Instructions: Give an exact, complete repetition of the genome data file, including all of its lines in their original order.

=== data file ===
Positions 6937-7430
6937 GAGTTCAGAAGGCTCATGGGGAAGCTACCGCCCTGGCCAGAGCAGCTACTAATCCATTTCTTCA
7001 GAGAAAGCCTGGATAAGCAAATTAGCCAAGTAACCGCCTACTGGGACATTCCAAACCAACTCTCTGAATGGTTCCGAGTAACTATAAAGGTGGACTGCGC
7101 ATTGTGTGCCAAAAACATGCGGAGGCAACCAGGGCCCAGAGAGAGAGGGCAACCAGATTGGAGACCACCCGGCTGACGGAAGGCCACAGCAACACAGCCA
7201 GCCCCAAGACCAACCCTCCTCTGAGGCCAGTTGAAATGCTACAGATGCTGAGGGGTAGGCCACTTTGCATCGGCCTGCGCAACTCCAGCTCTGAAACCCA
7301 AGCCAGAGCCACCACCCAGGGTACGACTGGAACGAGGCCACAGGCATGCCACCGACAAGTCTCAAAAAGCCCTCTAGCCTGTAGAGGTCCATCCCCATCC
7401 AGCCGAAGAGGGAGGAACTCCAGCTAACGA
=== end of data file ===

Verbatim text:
Positions 6937-7430
6937 GAGTTCAGAAGGCTCATGGGGAAGCTACCGCCCTGGCCAGAGCAGCTACTAATCCATTTCTTCA
7001 GAGAAAGCCTGGATAAGCAAATTAGCCAAGTAACCGCCTACTGGGACATTCCAAACCAACTCTCTGAATGGTTCCGAGTAACTATAAAGGTGGACTGCGC
7101 ATTGTGTGCCAAAAACATGCGGAGGCAACCAGGGCCCAGAGAGAGAGGGCAACCAGATTGGAGACCACCCGGCTGACGGAAGGCCACAGCAACACAGCCA
7201 GCCCCAAGACCAACCCTCCTCTGAGGCCAGTTGAAATGCTACAGATGCTGAGGGGTAGGCCACTTTGCATCGGCCTGCGCAACTCCAGCTCTGAAACCCA
7301 AGCCAGAGCCACCACCCAGGGTACGACTGGAACGAGGCCACAGGCATGCCACCGACAAGTCTCAAAAAGCCCTCTAGCCTGTAGAGGTCCATCCCCATCC
7401 AGCCGAAGAGGGAGGAACTCCAGCTAACGA